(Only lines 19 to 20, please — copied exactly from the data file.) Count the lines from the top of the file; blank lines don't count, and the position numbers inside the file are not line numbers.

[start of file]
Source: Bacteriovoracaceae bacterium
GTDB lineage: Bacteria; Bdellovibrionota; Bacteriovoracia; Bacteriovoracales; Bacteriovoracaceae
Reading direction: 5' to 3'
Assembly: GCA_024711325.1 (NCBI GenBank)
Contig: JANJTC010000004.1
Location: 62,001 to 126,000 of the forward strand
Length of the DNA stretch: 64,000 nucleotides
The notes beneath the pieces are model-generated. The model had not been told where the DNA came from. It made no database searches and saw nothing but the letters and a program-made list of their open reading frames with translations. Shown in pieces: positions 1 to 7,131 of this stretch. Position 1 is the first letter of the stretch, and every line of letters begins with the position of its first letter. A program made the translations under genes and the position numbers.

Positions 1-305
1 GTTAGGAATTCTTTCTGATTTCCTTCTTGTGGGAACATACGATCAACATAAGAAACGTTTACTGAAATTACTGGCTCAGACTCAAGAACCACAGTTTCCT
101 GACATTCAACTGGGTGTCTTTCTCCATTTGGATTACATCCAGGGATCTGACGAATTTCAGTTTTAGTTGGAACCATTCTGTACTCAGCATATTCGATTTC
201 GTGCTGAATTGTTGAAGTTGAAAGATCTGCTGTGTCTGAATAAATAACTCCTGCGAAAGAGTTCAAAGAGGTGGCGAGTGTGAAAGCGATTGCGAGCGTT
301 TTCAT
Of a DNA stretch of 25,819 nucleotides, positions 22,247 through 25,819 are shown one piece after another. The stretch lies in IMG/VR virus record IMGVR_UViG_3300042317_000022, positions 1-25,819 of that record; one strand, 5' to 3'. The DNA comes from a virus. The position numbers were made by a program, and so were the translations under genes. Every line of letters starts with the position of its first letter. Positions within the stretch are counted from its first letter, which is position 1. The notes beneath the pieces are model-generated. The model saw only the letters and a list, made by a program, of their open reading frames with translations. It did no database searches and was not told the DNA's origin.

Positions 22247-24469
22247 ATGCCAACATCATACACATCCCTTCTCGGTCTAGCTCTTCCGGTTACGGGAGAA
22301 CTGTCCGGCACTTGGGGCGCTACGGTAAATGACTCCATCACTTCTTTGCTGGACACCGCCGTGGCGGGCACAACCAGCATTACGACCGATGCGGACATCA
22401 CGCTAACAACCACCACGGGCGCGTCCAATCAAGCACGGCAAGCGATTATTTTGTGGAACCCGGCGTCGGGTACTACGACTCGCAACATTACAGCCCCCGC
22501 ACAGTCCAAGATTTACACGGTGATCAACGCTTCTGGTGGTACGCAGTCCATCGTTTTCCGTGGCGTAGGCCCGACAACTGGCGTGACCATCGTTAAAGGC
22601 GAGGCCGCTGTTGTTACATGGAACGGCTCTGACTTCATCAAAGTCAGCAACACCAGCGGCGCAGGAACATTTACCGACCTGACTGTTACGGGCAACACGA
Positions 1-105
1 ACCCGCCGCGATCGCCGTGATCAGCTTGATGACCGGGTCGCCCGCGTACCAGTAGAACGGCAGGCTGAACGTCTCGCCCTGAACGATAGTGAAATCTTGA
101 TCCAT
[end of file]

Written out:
22501 ACAGTCCAAGATTTACACGGTGATCAACGCTTCTGGTGGTACGCAGTCCATCGTTTTCCGTGGCGTAGGCCCGACAACTGGCGTGACCATCGTTAAAGGC
22601 GAGGCCGCTGTTGTTACATGGAACGGCTCTGACTTCATCAAAGTCAGCAACACCAGCGGCGCAGGAACATTTACCGACCTGACTGTTACGGGCAACACGA